BME100 s2016:Group5 W1030AM L4
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LAB 4 WRITE-UP
have the same forward primer and reverse primer
samples will be crosscontaminated
In this lab the OpenPCR Program will be run as follows:
Steps in diagrams are shown below.
Pictures Extracted from the PCR vitual lab at: http://learn.genetics.utah.edu/content/labs/pcr/
NB: (typo) the final step should read hold at 4 degrees Celsius and not 72 degrees Celsius.
for better viewing see:
Research and Development
Template DNA: Positive and Negative control
Primers: Short pieces of DNA that are made in a laboratory
Taq Polymerase:Thermostable polymerase named after the thermophilic bacterium Thermus aquaticus. Most important enzyme for PCR reaction.
Deoxyribonucleotides (dNTP’s): A monomer (a single unit of DNA) Each composed of nitrogenous base, deoxyribose sugar, and a phosphate group. It is specific to DNA.
In the first step (INITIAL STEP) the temperature is raised to 95 degrees Celsius for 3 minutes because the polymerase is activated by heat, in order the reaction to occur. Second step is DENATURE where the components are held at 95 degrees Celsius for 30 seconds. In this step both strands of deoxyribonucleic acid unwinds and separates into single-stranded strands through the breaking of hydrogen bonds and other intermolecular interactions. Third step is called "Anneal" which occur at 57 degrees Celsius for 30 seconds. Now that we have two strands of DNA,primers will complementary attach to these strands to make new stable strands of DNA. After Anneal,the temperature is changed to 72 degrees Celsius for 30 seconds in order the extension process to occur. At this step the DNA polymerase synthesizes a new DNA strand complementary to the DNA template strand by adding dNTPs that are complementary to the template. We keep this temperature for 3 minutes more to make sure the extension process is finished. At the end we change the temperature to 4 degrees Celsius to stabilize the components, so they don't start the reverse reaction.
Adenine anneals to Thymine
Guanine anneals to Cytosine
The steps where base-pairing occurs, is during the second and third step. The second step which is annealing, is when the two primers bind appropriately to their sequence. The mixture is cooled between 45-72 degrees celsius during this step. The third step which is extension, is when the reaction is heated to 72 degrees celsius. This allows for DNA polymerase to act. DNA polymerase extends the primers, which then nucleotides are appropriately added to the primer using target DNA as a template.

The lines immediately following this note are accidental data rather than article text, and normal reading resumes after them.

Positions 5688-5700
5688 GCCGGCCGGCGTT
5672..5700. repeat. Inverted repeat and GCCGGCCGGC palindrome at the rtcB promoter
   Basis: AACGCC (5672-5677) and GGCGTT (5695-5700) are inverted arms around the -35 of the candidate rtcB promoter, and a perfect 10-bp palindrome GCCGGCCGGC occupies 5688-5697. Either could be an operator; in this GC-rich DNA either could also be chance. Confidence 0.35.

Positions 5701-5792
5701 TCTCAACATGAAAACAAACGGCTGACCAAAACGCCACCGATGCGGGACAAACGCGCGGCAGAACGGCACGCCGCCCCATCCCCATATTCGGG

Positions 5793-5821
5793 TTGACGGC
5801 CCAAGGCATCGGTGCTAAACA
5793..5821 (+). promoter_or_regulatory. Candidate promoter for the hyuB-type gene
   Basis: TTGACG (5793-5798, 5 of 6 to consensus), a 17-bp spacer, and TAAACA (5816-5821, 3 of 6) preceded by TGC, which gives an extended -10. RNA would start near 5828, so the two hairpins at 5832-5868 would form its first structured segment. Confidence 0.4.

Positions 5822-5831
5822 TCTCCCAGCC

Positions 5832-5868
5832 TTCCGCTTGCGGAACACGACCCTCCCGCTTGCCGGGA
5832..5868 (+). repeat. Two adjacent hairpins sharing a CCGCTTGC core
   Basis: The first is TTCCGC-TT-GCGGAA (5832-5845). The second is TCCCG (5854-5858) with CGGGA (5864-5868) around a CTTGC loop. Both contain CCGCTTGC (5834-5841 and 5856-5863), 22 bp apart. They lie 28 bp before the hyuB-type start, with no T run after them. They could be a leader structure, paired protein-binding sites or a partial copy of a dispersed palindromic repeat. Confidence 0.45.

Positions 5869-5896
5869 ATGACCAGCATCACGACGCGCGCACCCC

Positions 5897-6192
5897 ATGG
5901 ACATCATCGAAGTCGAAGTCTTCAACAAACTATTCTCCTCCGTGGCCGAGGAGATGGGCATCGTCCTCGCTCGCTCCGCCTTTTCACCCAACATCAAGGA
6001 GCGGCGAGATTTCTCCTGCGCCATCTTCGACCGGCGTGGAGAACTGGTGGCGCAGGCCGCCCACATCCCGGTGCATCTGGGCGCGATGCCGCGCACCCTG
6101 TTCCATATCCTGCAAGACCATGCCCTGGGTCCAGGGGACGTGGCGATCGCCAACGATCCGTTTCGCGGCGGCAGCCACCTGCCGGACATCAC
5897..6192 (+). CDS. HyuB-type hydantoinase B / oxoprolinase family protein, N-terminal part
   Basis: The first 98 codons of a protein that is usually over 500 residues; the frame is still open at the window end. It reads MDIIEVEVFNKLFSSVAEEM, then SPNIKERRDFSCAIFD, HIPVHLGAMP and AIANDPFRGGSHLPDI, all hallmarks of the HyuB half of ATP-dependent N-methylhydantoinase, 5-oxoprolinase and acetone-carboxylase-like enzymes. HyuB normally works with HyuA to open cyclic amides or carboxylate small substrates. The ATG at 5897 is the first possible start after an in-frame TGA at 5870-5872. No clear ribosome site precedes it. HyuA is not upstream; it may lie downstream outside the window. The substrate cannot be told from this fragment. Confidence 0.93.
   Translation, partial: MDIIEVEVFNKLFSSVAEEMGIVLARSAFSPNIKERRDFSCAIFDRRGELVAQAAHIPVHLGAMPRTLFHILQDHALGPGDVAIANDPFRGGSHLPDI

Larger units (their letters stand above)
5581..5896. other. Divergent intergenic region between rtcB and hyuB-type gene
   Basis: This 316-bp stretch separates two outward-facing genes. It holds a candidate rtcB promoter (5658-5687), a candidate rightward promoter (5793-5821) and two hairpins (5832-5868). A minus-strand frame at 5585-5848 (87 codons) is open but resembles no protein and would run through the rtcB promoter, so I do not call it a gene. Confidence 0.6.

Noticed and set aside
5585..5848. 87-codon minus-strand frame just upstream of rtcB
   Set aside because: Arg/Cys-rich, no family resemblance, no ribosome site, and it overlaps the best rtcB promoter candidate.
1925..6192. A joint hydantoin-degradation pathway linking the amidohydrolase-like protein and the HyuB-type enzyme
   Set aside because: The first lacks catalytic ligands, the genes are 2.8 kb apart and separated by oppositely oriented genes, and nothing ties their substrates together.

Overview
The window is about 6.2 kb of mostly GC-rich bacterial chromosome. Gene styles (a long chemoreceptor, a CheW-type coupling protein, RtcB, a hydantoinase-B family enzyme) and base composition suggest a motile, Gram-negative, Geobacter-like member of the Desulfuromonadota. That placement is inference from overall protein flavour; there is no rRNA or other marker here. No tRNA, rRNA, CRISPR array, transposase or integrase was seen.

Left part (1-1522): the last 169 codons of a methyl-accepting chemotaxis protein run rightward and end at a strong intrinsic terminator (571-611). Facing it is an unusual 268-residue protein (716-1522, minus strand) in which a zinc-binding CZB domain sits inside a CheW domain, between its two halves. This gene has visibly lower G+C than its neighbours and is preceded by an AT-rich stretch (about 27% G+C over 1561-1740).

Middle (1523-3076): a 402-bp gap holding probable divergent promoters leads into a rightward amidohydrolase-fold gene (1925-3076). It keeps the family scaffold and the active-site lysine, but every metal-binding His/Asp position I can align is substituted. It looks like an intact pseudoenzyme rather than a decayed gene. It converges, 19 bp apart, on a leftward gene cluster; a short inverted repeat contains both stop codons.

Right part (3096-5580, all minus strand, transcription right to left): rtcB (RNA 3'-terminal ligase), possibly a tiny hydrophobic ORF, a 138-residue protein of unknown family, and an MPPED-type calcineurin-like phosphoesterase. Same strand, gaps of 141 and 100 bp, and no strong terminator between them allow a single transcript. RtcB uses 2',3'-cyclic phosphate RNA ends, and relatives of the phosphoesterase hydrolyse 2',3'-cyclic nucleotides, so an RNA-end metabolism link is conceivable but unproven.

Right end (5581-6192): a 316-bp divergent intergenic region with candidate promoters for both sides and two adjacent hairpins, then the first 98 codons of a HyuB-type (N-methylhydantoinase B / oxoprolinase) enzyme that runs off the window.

PCR - The Underlying Technology
We do not own the image and it can be found to this link: ttps://www2.le.ac.uk/departments/emfpu/genetics/explained/images/PCR-process.gif Note: before "ttps" should be add an " h " so the link would be correct .
SNP Information & Primer Design
Background: About the Disease SNP
A single nucleotide polymorphism(SNP) is a nucleotide(basic structural unit of DNA) that can occur in more than one form. For this project we are focusing on the SNP rs36686. The rs36686 SNP is a single nucleotide polymorphism that is found in homo sapiens. The variation is located on the 19:17811986 chromosome. B3GNT3 is the gene associated with this SNP and the B3GNT3 gene has been linked to non-Hodgkin Lymphoma. The full name for the B3GNT3 gene is UDP-GLcNAc:betaGal beta-1, 3-N-acetylglucosaminyltransferase 3. This gene is responsible for several functions that include carbohydrate metabolic process, cellular protein metabolic process and O-glycan processing. The disease-associated allele for this gene is found in the sequence "CGC" at the location 17811986.
Primer Design and Testing
To find the non-disease forward primer we recorded a 20 base sequence that ended at the position of the SNP. For the non-disease reverse primer we counted 200 bases ahead of the SNP position, starting with the lower base at that position we took the preceding bases to create another 20 base sequence. We then made disease forward and reverse primers by changing the final base on the forward sequence. After testing the non-disease primers on the UCSC In-Silico PCR web tool (http://genome.ucsc.edu/cgi-bin/hgPcr?command=start), we received a matching 220 base pair sequence from chromosome 19:17811986. The disease primers yielded no matches, this would be due to the variation in the SNP that causes the disease.
Images from: http://genome.ucsc.edu/cgi-bin/hgPcr?command=start